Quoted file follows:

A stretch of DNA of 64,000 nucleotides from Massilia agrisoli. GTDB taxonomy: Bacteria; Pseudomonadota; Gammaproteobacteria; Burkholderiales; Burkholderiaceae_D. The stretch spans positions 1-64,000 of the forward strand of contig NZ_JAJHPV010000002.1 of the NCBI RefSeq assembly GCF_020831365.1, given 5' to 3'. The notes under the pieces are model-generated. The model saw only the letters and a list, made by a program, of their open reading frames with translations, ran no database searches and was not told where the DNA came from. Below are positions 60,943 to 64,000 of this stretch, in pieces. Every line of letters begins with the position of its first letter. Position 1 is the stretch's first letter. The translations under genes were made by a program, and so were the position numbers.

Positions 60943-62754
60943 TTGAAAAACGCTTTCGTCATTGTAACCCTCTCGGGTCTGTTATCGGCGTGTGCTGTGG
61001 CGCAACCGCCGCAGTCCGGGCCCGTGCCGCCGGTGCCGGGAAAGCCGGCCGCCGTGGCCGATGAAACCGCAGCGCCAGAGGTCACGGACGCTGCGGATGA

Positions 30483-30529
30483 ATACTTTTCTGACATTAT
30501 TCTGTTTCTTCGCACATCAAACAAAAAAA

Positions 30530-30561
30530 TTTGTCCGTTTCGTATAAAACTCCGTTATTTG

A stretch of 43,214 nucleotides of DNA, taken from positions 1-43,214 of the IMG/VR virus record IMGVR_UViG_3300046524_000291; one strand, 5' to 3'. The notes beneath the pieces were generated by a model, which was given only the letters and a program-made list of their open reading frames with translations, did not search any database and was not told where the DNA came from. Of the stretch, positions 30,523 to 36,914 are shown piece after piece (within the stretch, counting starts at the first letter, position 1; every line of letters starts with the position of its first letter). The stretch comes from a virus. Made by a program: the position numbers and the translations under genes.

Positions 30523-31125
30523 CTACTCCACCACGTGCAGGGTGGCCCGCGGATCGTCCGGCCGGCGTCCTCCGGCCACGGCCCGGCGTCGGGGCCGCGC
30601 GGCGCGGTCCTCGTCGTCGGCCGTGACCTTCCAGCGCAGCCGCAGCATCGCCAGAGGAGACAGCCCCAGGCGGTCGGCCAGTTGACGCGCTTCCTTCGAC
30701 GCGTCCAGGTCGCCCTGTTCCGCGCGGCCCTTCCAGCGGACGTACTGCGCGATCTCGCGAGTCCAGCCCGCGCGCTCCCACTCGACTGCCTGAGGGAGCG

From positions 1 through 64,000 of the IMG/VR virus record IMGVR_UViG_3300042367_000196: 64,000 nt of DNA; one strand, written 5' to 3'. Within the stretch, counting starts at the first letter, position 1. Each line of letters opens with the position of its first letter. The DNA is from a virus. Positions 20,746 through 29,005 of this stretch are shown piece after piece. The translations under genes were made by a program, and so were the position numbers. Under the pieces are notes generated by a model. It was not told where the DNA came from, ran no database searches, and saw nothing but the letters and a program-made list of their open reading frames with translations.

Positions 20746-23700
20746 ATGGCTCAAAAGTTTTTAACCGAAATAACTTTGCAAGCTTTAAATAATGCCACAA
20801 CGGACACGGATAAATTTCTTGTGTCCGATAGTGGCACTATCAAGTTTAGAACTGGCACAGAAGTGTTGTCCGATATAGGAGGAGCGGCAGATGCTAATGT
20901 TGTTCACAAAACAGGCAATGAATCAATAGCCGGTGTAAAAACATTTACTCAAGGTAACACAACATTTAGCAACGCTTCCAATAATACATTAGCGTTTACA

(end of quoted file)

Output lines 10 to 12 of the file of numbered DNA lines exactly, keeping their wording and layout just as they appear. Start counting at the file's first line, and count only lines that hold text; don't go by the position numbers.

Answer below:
A stretch of 43,214 nucleotides of DNA, taken from positions 1-43,214 of the IMG/VR virus record IMGVR_UViG_3300046524_000291; one strand, 5' to 3'. The notes beneath the pieces were generated by a model, which was given only the letters and a program-made list of their open reading frames with translations, did not search any database and was not told where the DNA came from. Of the stretch, positions 30,523 to 36,914 are shown piece after piece (within the stretch, counting starts at the first letter, position 1; every line of letters starts with the position of its first letter). The stretch comes from a virus. Made by a program: the position numbers and the translations under genes.

Positions 30523-31125
30523 CTACTCCACCACGTGCAGGGTGGCCCGCGGATCGTCCGGCCGGCGTCCTCCGGCCACGGCCCGGCGTCGGGGCCGCGC